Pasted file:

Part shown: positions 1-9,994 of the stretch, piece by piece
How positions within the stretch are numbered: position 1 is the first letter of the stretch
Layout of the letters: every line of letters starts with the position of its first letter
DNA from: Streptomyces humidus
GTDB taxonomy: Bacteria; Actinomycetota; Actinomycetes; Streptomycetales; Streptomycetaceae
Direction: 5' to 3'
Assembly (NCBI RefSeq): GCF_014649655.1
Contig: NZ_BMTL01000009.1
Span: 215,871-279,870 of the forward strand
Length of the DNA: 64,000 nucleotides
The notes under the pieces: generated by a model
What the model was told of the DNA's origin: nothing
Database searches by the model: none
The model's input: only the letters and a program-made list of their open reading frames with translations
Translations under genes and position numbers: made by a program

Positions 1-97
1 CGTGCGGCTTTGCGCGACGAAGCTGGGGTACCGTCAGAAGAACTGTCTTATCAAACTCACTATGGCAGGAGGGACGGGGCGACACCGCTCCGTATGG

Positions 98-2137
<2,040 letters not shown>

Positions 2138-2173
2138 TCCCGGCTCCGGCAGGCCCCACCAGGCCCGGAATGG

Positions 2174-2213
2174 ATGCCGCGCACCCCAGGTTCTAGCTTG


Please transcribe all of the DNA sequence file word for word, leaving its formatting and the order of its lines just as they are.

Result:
Part shown: positions 1-9,994 of the stretch, piece by piece
How positions within the stretch are numbered: position 1 is the first letter of the stretch
Layout of the letters: every line of letters starts with the position of its first letter
DNA from: Streptomyces humidus
GTDB taxonomy: Bacteria; Actinomycetota; Actinomycetes; Streptomycetales; Streptomycetaceae
Direction: 5' to 3'
Assembly (NCBI RefSeq): GCF_014649655.1
Contig: NZ_BMTL01000009.1
Span: 215,871-279,870 of the forward strand
Length of the DNA: 64,000 nucleotides
The notes under the pieces: generated by a model
What the model was told of the DNA's origin: nothing
Database searches by the model: none
The model's input: only the letters and a program-made list of their open reading frames with translations
Translations under genes and position numbers: made by a program

Positions 1-97
1 CGTGCGGCTTTGCGCGACGAAGCTGGGGTACCGTCAGAAGAACTGTCTTATCAAACTCACTATGGCAGGAGGGACGGGGCGACACCGCTCCGTATGG

Positions 98-2137
<2,040 letters not shown>

Positions 2138-2173
2138 TCCCGGCTCCGGCAGGCCCCACCAGGCCCGGAATGG

Positions 2174-2213
2174 ATGCCGCGCACCCCAGGTTCTAGCTTG